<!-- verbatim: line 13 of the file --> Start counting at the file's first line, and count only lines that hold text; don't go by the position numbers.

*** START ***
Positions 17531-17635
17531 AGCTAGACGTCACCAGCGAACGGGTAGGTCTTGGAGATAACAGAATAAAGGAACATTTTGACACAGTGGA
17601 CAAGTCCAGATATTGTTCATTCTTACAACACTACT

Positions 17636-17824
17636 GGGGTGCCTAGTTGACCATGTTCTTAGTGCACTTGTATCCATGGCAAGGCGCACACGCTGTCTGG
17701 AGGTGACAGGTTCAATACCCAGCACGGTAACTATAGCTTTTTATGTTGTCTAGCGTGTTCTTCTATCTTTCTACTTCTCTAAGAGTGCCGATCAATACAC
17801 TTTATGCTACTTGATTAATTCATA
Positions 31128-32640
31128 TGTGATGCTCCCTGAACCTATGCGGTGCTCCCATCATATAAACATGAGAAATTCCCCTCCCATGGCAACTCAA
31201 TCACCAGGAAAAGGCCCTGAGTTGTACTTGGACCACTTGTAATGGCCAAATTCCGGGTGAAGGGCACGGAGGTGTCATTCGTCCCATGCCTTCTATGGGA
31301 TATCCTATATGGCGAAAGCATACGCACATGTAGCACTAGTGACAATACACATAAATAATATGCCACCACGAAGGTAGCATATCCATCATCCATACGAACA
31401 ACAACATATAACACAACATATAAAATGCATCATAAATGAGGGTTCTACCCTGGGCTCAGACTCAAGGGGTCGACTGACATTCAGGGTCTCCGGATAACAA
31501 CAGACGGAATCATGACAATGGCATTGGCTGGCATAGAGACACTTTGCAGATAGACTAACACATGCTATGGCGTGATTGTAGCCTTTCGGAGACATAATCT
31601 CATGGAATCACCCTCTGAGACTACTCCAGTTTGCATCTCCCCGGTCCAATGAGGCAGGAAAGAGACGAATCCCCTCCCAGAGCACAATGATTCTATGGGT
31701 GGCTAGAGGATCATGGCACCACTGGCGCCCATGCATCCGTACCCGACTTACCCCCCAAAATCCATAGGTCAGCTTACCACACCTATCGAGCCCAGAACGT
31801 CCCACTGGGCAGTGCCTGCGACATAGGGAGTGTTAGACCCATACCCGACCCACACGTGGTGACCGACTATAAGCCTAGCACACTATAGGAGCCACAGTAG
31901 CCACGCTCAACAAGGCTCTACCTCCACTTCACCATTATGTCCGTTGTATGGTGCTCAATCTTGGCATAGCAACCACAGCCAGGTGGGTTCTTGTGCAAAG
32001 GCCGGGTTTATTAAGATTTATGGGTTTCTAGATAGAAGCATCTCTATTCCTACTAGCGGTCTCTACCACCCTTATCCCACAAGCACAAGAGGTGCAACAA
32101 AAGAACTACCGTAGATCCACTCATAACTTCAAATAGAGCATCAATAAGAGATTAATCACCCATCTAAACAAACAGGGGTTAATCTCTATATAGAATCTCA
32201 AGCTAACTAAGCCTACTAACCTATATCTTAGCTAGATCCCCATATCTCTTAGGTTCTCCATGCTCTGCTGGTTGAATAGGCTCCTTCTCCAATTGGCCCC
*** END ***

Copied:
31501 CAGACGGAATCATGACAATGGCATTGGCTGGCATAGAGACACTTTGCAGATAGACTAACACATGCTATGGCGTGATTGTAGCCTTTCGGAGACATAATCT